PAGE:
• Offering hope for the future based on spiritual awakening and the need for a broad-based movement that includes various constituencies working together for peace, justice, and caring for the natural world;
  • Proposing activities that people can take beyond personal lifestyle change to help build the global movement for climate justice.

I’ll be presenting Love in a Time of Climate Change at several upcoming public events, which I’ll announce soon.  I’m scheduled to go on the road (or, rather, on the train) in November, with several presentations scheduled, including in Boston and New York.  It’s an exciting time.

Meanwhile, climate change continues to progress, a reality that motivates me to keep on with my work, in solidarity with all of you who continue working for a world that is habitable and abundant the children and upcoming generations.  May we work together with the Spirit of the universe, who surely is with us in this struggle.

 

Find out more about the book at Love in a Time of Climate Change at this website, where you can find the Table of ContentsInitial Endorsements, and several excerpts.

To receive an email notification each time Sharon posts to her blog, click the “Follow Sharon Delgado” button at the right.

Other blog postings about climate change can be found here.  

 

 

Beyond the Spectacles

Progressive Christian Social Action

 

Beyond the Spectacles

As the daily spectacles of the Trump Administration enthrall the public, Republicans continue to push their unjust and oppressive agenda.  For one thing, they are trying to repeal laws that keep the Internet free and accessible.  Today I made calls as part of the Internet-Wide Day of Net Neutrality, which the organizers have made very easy to do.

The shameful policies of the Trump Administration (and the Republicans) were apparent at the recent G-20 meetings, and were especially obvious in the sidelining of the U.S. president in his refusal to engage with world leaders on the issue of climate change.  Still, some have found a silver lining in that cloud of U.S. non-participation.  Because the United States has regularly blocked strong and binding climate legislation, the rest of the global community may be able to craft a stronger position than would have been possible otherwise.  The G-20 events highlight not only the disaster of the presidency of Donald Trump, but of the problems inherent in U.S.-style politics, captured by corporations, dark money, and ideologically-driven special interests, especially the Religious Right.  (See Paris, Trump, and the Religious Right.)

Meanwhile, heat records are (again) breaking and wildfires are blazing throughout the Western United States.  And now we’ve gotten word that a trillion-ton iceberg has broken off (“calved”) from the Larsen Ice Shelf; it is so big that maps of Antarctica will need to be redrawn.  There are calls to name it the “ExxonKnew” Iceberg, since internal studies show that Exxon-Mobil has known that their products would cause climate change for decades, even while they created a massive public relations establishment promoting climate change denial.  And ironically, Rex Tillerson was CEO of Exxon-Mobil from 2006 until 2016, before he was appointed to the prominent position of U.S. Secretary of State.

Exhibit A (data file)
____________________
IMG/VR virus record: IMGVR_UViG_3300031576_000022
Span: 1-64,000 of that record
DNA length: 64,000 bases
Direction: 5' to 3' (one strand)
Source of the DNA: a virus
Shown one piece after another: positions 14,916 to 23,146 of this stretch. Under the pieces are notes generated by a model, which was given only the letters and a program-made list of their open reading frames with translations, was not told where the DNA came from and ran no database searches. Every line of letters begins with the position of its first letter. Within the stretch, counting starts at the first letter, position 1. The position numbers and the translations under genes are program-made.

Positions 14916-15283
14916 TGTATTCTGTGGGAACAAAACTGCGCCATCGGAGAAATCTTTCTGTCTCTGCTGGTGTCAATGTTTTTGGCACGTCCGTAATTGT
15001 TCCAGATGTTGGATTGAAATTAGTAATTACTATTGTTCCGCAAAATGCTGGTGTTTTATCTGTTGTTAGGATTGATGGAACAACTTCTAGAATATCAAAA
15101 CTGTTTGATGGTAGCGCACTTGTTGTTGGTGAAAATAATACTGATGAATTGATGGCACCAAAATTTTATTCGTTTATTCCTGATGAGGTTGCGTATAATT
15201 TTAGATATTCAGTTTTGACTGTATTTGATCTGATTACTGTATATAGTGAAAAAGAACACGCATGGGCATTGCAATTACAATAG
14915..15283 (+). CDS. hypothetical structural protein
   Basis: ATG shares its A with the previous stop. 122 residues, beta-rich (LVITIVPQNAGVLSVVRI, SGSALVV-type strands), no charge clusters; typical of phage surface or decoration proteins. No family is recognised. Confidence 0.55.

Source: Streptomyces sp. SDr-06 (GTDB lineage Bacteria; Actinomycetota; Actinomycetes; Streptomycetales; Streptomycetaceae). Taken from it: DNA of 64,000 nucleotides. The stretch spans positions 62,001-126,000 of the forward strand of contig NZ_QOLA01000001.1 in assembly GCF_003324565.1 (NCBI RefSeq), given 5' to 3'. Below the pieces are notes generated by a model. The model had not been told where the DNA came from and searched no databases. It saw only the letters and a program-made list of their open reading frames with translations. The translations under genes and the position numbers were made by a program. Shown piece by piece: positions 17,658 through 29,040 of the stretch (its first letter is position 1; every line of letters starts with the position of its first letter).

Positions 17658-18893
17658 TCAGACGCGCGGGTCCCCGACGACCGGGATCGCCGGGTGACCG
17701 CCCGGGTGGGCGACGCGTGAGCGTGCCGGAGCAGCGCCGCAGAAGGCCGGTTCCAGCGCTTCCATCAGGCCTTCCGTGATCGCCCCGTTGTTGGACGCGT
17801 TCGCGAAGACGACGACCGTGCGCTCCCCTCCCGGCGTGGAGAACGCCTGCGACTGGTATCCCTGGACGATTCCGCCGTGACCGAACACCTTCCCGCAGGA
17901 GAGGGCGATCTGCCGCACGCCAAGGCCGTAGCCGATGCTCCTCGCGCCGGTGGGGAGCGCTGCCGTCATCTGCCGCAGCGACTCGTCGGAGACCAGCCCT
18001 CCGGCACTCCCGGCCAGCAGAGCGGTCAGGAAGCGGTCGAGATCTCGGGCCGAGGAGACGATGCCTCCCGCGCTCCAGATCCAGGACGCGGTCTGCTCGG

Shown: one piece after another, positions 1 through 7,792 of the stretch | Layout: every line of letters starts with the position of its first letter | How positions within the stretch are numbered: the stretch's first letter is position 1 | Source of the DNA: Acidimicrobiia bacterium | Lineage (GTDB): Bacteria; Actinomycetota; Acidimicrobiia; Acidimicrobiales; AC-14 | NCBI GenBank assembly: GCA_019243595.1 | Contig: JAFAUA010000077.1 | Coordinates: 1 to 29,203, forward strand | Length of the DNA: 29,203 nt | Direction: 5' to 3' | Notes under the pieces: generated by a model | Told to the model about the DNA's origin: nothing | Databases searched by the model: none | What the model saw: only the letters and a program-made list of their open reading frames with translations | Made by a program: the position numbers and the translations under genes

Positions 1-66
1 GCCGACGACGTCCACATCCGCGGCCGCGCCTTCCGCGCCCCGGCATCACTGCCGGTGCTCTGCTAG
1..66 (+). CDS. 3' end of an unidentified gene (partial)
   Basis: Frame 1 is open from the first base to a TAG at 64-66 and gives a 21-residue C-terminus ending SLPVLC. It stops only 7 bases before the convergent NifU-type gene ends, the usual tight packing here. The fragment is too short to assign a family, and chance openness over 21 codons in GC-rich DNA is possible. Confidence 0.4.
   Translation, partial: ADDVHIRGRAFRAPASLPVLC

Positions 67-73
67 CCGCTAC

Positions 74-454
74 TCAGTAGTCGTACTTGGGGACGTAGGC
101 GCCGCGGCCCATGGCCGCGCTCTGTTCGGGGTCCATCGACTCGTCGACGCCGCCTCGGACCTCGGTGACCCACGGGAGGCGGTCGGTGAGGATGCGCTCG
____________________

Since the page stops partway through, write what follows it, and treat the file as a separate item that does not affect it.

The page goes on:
My new book, Love in a Time of Climate Change, addresses the ideology and mechanisms that underlie the present U.S. and global system, leading to problems that are illustrated by, but also go far beyond, the ongoing shocks of the (hopefully short-lived) Trump presidency, and which create a momentum that not only harms people’s lives but endangers life on earth.  For example, preview Corporate Influences on Climate Policy in “Chapter 10, Reason:  Climate Justice and Common Sense.”  The following call to action is also an excerpt from that chapter:

“Whatever we do, it is important to keep in mind that we are not acting in isolation, but contributing to the larger movement for climate justice. We are doing our small part to awaken people to what is at stake and to point in the direction of hope.

“Reason makes clear that building a strong movement to stabilize the climate means working in coalition with justice-oriented groups that have other priorities. By joining with pro-democracy organizations, we help to end corporate domination of government and build a peoples’ democracy. Another natural ally is the peace movement. War is deadly for humans and all life, and the U.S. military is one of the world’s largest consumers of fossil fuels. It also makes sense to work with groups that oppose toxic trade deals like the TPP.  Specific groups are listed in the Suggested Reading List at the back of this book.  Working together in a broad coalition of groups builds strength in solidarity and makes it possible to influence public policy in areas of trade, economics, racial justice, immigration reform, prison reform, war and peace, and climate justice. It also makes system change more likely.

“The movement for climate justice, together with allies in the broader movement for global justice, embodies faith that “another world is possible.” Together we seek to establish justice and build a global community in which all human lives, local communities, and the natural world are valued for themselves and not for how much wealth they deliver upwards. As we consider God’s call to climate justice, we turn now [In Chapter 11] to the experiences of people living and working on the front lines of climate change.”

 To receive an email notification each time Sharon posts to her blog, click the “Follow Sharon Delgado” button at the right.

Other blog postings about climate change can be found here.